By Salman Masood and Zia ur-Rehman
September 12, 2014
ISLAMABAD — If there were just one image to evoke the chaos of the protests that have paralyzed this city and brought Prime Minister Nawaz Sharif’s government to the brink of collapse over the last month, it would surely be that of a shipping container.
The authorities initially stacked the huge metal containers at crucial travel points around Islamabad, the country’s capital, to serve as roadblocks and barricades to control the protesters. But the rectangular metal boxes were soon commandeered by the demonstrators, who began using them as speaking platforms and temporary housing. Many of the containers became billboards, too, spray-painted with antigovernment slogans like “Go Nawaz Go” and “Revolution.”
Before long, the hulking steel boxes of red, blue or burgundy seemed to be everywhere, cluttering roadsides and sidewalks and snarling traffic — a lingering nuisance that residents here wish would go away.
On Tuesday, Justice Athar Minallah of the Islamabad High Court ordered the city administration to remove the ‘unnecessary containers’ within a week. Justice Minallah also ordered the police to vacate public schools buildings, where at least 20,000 officers were billeted since they were marshalled in mid-August to maintain order.
Islamabad is not used to having life disrupted by vast traffic jams, barricaded streets and teeming political rallies. It tends to be a relatively quiet and diciplined city compared with others in the country, and the government usually keeps it tidy. But the protests have derailed ordinary life here for weeks, residents say, and things are only just beginning to inch back to normal.
“People are getting tired of the protests because things are at a standstill,” said Mariam Chaudhry, a talk-show host on state-run television. “Movement across town is restricted. One has to think before going anywhere. Other parts of the city also seem empty-ish. There are fewer people in the markets.”
Public schools were supposed to reopen Aug. 25, but officials postponed the start to Sept. 3 because of the protests. Some schools have yet to reopen because the police still occupy their buildings, annoying parents and teachers. “It’s been 20 days of continuous holidays,” said one parent, Shams Abbasi.
Businesses have also been disrupted and merchants in the capital say they have suffered huge financial losses. Some placed the blame on the organizers of the protests, the opposition leaders Imran Khan, a former cricketer, and the Muslim preacher Muhammad Tahir-ul Qadri.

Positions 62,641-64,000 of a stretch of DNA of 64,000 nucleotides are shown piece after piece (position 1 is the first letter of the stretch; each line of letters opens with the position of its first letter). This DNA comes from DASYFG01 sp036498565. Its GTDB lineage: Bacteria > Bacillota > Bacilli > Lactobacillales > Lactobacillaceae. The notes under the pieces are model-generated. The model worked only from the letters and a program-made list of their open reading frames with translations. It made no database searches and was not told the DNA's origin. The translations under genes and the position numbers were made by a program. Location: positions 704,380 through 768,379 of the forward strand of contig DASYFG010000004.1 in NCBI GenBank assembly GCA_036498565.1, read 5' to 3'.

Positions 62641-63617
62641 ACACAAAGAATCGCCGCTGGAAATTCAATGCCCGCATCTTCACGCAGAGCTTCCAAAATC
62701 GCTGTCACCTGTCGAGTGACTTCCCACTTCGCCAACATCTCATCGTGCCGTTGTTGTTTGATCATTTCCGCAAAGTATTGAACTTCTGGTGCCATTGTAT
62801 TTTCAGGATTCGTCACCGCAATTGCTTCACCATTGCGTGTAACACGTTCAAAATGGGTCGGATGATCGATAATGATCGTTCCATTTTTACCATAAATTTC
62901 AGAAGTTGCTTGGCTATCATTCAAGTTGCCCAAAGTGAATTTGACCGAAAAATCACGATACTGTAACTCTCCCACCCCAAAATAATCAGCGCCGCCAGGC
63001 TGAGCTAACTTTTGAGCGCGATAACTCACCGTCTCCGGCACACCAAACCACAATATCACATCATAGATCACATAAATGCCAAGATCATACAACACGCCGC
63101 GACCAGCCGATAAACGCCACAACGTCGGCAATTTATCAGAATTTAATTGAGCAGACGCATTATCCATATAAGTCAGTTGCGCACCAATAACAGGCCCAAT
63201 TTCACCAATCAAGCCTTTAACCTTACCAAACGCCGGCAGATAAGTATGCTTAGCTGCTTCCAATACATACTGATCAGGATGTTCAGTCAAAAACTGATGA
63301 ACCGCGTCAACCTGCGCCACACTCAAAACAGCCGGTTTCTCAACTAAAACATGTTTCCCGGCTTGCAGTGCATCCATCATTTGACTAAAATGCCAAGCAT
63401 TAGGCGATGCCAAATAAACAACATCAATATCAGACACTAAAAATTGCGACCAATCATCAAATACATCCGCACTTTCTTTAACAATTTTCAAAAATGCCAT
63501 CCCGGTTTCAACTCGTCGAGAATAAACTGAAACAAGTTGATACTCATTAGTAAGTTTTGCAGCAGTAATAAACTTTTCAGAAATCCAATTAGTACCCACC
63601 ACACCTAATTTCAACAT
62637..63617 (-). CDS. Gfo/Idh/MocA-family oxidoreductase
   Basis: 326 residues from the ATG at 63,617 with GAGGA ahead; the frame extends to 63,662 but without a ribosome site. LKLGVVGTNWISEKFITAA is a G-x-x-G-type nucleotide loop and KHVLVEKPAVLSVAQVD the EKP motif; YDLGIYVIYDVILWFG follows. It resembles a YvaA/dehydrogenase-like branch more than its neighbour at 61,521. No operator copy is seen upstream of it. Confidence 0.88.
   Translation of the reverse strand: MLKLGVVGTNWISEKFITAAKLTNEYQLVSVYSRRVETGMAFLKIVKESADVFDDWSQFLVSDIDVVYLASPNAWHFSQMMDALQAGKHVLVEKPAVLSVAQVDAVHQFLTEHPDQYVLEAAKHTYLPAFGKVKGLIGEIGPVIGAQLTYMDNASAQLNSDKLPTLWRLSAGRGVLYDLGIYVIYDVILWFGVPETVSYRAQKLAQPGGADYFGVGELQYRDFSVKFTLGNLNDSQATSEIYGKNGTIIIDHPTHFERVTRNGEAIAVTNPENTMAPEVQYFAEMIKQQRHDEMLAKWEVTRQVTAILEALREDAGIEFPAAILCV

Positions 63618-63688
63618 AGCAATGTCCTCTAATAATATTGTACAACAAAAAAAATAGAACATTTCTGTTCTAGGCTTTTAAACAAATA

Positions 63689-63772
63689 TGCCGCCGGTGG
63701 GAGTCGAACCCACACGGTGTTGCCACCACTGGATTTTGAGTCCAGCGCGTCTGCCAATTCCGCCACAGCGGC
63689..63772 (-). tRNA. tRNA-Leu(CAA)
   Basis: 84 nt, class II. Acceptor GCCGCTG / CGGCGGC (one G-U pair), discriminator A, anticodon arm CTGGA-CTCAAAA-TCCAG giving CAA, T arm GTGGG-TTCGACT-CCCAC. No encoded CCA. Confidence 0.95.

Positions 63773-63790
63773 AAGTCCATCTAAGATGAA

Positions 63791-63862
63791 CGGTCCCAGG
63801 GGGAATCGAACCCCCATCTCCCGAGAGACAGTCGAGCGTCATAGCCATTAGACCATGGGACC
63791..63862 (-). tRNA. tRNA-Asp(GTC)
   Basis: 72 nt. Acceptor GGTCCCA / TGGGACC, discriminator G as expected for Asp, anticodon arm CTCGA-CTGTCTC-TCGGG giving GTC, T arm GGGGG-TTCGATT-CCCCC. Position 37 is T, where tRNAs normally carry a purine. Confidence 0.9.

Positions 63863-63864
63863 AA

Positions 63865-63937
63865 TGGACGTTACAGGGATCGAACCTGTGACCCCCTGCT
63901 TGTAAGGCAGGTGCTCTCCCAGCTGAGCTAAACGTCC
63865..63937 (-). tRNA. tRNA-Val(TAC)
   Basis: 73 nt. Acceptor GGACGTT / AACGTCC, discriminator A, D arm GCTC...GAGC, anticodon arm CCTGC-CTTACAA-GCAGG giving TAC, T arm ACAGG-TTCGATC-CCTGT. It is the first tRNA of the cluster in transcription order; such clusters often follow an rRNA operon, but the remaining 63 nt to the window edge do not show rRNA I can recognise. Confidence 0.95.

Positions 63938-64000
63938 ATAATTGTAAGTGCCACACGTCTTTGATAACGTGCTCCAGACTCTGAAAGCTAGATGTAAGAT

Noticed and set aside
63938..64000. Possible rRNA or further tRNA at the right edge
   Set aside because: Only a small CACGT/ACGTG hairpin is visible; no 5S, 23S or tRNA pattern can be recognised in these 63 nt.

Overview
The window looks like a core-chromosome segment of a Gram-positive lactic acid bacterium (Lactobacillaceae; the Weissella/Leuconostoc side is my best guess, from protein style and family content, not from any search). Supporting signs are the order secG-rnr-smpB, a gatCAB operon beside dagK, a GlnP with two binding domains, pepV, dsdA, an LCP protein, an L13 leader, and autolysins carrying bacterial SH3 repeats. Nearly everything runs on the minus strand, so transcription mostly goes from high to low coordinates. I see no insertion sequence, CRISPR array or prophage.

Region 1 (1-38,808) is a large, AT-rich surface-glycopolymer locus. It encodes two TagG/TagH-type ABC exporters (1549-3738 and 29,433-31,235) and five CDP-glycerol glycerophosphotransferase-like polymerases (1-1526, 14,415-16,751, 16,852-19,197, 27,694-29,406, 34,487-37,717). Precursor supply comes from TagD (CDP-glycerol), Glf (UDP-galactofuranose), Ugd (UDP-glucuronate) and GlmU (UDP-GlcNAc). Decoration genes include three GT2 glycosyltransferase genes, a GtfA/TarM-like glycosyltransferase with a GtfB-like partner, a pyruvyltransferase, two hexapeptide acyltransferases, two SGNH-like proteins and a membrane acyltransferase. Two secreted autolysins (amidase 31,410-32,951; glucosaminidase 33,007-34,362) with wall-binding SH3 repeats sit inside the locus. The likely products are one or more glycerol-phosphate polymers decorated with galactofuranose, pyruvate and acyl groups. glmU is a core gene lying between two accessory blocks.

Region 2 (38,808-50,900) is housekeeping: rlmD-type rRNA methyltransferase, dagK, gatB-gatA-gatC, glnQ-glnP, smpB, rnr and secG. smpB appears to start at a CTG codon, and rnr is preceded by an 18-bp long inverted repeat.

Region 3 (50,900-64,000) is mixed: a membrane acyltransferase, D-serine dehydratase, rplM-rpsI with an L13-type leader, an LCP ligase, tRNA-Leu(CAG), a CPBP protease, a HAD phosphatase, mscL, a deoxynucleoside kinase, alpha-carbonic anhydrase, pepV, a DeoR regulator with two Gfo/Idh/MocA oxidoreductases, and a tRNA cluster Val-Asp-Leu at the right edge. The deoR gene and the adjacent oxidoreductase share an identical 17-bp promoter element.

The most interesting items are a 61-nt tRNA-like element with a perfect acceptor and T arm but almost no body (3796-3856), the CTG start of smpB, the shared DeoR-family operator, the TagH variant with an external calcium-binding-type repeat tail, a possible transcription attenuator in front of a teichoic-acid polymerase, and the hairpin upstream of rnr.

“After 26 days of protest with no fruitful results, it shows that the two leaders have failed in achieving any of their objectives and instead they disturbed the lives of the people,” Muhammad Ashraf, a restaurant owner, said. At Depilex, a well-known salon in the capital, the first week of protests kept many customers away. “Business is only picking up now,” said Shahbaz Masih, 32, a hairstylist.
A representative of the city’s business community, Ajmal Baloch, who filed a petition in the Islamabad High Court against Mr. Khan and Mr. Qadri over the disruptions, estimates that merchants in Islamabad have suffered losses of at least 10 billion rupees, around $100 million, a figure that could not be verified independently.
The containers are also a drain on public finances — the government is paying $35 to $40 a day to rent each one, officials said. Many were commandeered on little or no notice by the police, who were hurrying to use them to block the path of the protesters.
“Around 1,000 shipping containers, some of them loaded with different goods, have been placed for blocking roads in Islamabad,” said Fazal Manan Jadoon, a leader of a trade association of Pakistani truckers based in Karachi. “It has caused severe loss to the traders,” he said.
Day laborers have also suffered. Akbar Ali, who came to Islamabad in search of work at the beginning of August, said that he had been unable to find any day work because of the protests.
The police have deployed large numbers of officers around major government buildings to keep protesters out at the expense of regular police work elsewhere in the capital. Officials say that has left the city more vulnerable to terrorist attacks.
“There are 56 checkpoints across the capital which remained unmanned for 16 days,” said a senior police official at the Aabpara Police Station, who spoke on the condition of anonymity because he had not been authorized to speak to reporters. He said there was concern that crowds of protesters would overwhelm officers at checkpoints and torture them in retaliation for previous clashes.
At the sit-in protests outside the Parliament building, Mr. Khan and Mr. Qadri spend their time in two heavy steel containers that are thought to be bulletproof. Around them, thousands of supporters brave the intermittent rain showers, living on the streets in an increasingly unhygienic environment with little access to food or toilets.
Constitution Avenue, where protesters have set up a tent city, reeks and is strewed with litter. A doctor at the Pakistan Institute of Medical Sciences said that a number of protesters had come to the hospital recently suffering from diarrhea. Health officials say the danger of an outbreak of infectious disease among protesters at the sit-in is high.
The protesters seem undaunted.
Naeema Naseer, 35, one of hundreds of women who joined Mr. Qadri’s protest march from Lahore, said that she had not expected to stay in Islamabad so long. “It is true that we are now missing our families back home,” Ms. Naseer said. “But we are determined to stay here until the demands are met.”
For now, the containers remain. On Thursday, at a major traffic square leading to the government district, several had finally been pushed out of the way, but still loomed over the traffic from the side. One sat diagonally on the street, providing just enough room for cars to get by in a narrow single file.